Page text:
Antonio Gramsci developed the concept of cultural hegemony based on Marxist theory, which treats the dominant ideology in society as a reflection of the beliefs and interests of the ruling class. Rule by the dominant group is made acceptable by the spread of hegemonic ideologies—a set of views, beliefs, assumptions, and universal values—via social institutions such as education, the media, family, religion, politics, and law. Since institutions serve to socialise people into the norms, values, and beliefs of the dominant social group, if that group controls the institutions that maintain the social order, it rules over everyone else.[9]

An important manifestation of authoritarianism is government censorship, codified in laws and regulations and carried out by regulatory institutions that continuously monitor artistic and media productions, determining which topics can be discussed, filmed, or included in artistic works. A report issued by the Association for Freedom of Thought and Expression, titled ‘Under Siege: New Attempts to Control Drama Works’,[10] examines multiple aspects of state censorship and control. It presents a legal analysis of a set of laws and administrative decrees related to the censorship of dramatic works, in addition to the decisions of the Supreme Council for Media Regulation and the proposals submitted by the proposals committee of the National Media Authority for new prohibitions on dramatic works. This censorship regime is thus a closed loop, allowing the authoritarian regime to shape society’s creative vision.

This process, whose functioning requires more than one body, may allow an authoritarian regime to control trade unions, bringing them to heel so that they play the role of occupational policeman. Instead of a legal body consisting of a group of citizens practicing a single profession or similar professions, formed mainly to engage in collective bargaining on working conditions and pursue the economic, social, and even political interests of its members through lobbying governments and legislative bodies, a trade union comes to resemble a regime that monitors the activities, behaviours, and processes in a particular institution or society by regulating behaviour, scrutinising performance, and ensuring compliance with specific policies and laws.

I think that in order to understand totalising authoritarian cultural hegemony, we must start with criticism, which plays a vital role. Criticism can expose the philosophical and logical dimensions of power, like a mirror that reflects the true nature of hegemony and authoritarianism. In other words, it is the most important means of deconstructing power dynamics in social and cultural contexts. Criticism itself is a creative process and an essential part of the artistic process, but I believe that has changed now that censorship has supplanted criticism and censorship itself has become an integral part of the artistic process, as noted above.

In this context, criticism can be a creative and artistic process in itself. Combining a careful examination of works of art with intellectual inspiration, it can give us profound insight into the concepts and ideas that these works address and use to push us to confront authoritarianism.

Jean-François Lyotard, a French sociologist, philosopher, and literary critic who was a pioneer in introducing postmodernism to philosophy and the social sciences, discussed this idea in the late 1970s. Endeavouring to define the kind of art that can best be described as postmodern, Lyotard wrote:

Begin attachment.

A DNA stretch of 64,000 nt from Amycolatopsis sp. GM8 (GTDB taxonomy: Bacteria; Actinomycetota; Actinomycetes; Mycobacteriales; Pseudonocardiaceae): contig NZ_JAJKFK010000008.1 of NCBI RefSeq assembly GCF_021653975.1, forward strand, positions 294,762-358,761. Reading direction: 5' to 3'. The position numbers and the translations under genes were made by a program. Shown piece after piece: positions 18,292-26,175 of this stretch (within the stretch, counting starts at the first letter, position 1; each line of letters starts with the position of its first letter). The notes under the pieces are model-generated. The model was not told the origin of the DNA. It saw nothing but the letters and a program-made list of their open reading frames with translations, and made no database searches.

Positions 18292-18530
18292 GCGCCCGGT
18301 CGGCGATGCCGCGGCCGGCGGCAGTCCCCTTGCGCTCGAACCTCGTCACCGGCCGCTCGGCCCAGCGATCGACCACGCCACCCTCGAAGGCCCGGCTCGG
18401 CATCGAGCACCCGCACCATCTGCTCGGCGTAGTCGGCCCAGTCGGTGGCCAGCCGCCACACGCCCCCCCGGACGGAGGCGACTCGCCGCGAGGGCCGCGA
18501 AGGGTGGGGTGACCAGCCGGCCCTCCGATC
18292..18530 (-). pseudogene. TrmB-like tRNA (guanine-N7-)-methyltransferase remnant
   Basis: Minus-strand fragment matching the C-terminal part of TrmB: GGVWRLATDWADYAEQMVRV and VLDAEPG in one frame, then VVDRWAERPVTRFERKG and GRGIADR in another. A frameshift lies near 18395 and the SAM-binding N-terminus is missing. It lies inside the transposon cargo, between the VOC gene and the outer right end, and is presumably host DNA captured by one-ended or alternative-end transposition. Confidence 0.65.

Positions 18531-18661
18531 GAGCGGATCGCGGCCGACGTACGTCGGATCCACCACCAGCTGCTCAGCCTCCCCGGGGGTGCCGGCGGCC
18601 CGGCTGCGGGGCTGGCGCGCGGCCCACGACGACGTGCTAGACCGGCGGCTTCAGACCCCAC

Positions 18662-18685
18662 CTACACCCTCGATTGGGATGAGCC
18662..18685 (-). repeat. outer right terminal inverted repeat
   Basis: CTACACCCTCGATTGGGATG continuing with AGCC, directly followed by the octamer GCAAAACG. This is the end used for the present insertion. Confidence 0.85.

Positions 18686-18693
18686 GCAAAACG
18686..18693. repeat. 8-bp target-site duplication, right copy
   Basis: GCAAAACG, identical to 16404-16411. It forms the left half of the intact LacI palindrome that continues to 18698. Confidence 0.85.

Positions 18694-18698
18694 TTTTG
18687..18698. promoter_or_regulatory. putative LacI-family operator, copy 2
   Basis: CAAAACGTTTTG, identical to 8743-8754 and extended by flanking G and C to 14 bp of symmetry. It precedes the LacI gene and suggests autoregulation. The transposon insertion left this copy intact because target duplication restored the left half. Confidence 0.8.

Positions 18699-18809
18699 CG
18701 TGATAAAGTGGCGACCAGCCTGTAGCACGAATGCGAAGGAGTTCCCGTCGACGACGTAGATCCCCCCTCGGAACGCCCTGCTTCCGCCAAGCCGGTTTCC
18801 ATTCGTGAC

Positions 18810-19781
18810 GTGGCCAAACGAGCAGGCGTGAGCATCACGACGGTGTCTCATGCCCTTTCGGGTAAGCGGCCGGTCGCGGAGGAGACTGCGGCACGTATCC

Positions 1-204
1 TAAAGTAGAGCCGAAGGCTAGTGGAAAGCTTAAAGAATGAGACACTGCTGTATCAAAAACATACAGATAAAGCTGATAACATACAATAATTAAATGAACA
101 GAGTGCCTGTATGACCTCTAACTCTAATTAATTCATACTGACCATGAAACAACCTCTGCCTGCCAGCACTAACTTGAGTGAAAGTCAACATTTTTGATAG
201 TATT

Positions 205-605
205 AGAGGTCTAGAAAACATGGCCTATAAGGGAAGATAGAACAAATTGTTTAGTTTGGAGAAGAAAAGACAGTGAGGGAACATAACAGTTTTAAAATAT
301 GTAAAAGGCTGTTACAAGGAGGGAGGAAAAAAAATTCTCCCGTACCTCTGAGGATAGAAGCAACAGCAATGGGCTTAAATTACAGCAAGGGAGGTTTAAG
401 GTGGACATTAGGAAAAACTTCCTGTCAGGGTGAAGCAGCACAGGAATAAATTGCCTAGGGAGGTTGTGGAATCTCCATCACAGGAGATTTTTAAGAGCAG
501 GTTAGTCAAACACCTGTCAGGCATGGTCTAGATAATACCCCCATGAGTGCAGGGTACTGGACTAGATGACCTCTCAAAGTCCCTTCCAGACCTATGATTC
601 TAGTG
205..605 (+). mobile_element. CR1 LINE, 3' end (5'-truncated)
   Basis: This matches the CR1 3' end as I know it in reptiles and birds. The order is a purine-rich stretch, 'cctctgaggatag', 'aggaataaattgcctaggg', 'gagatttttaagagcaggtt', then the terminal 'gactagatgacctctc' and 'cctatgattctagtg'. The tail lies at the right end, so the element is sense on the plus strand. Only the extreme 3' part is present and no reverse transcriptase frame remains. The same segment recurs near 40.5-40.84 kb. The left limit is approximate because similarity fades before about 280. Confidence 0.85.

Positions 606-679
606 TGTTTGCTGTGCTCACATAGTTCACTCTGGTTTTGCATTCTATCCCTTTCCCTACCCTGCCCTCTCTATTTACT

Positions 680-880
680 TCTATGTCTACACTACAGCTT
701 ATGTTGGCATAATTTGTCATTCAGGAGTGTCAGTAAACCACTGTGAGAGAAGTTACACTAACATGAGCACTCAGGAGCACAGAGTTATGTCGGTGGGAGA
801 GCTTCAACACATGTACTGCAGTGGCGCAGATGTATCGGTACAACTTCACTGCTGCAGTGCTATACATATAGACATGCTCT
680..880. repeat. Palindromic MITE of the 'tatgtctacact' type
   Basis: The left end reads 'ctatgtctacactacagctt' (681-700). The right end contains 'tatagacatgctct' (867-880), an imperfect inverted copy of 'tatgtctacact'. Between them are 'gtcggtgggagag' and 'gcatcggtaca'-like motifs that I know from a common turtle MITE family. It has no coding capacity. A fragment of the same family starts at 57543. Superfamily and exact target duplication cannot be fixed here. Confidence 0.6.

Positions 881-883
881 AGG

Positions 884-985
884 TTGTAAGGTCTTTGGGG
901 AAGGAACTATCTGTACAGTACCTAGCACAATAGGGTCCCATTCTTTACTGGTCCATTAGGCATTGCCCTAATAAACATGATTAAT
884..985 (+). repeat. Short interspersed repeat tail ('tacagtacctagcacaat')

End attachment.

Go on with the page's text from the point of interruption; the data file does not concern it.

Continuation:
All that has been received, if only yesterday (modo, modo, Petronius used to say), must be suspected. What space does Cezanne challenge? The Impressionists’. What object do Picasso and Braque attack? Cezanne’s. What presupposition does Duchamp break with in 1912? That which says one must make a painting, be it cubist. And Buren questions that other presupposition which he believes had survived untouched by the work of Duchamp: the place of presentation of the work.[11]

But can we transform that critical tool from a mere critique of presentations into a flexible medium for multiple creative tasks in order to lay bare the complex trajectories of authoritarianism in cultural hegemony? Indeed, can this tool play a transformative role, becoming a creative medium that resists all manifestations of authoritarianism, patriarchal cultural domination, and censorship?

Matthew Fuller[12] and Eyal Weizman[13] have gone even further in their treatment of criticism, seeing it as an artistic medium in and of itself rather than a tool for critiquing presentations. Their work turns criticism into an exploratory tool for investigative aesthetics,[14] a philosophical and political multidisciplinary approach to the concept of ‘beauty’ whose purpose is not only to produce truth, but also to make that truth understandable and scrutable in order to achieve justice.

This approach requires reconsidering concepts such as ‘evidence’ and ‘document’, and the role of the political authority, whose disinformation efforts are relentless, and countering those efforts through heightened sensitivity to the deluge of images and videos around us in order to achieve justice. They stress that artists concerned with investigative aesthetics must examine corruption, government violence, environmental destruction, and repressive technologies in cooperation with other fields not normally associated with aesthetics, such as professional journalists studying open-source videos and satellite imagery to carry out forensic visual investigations.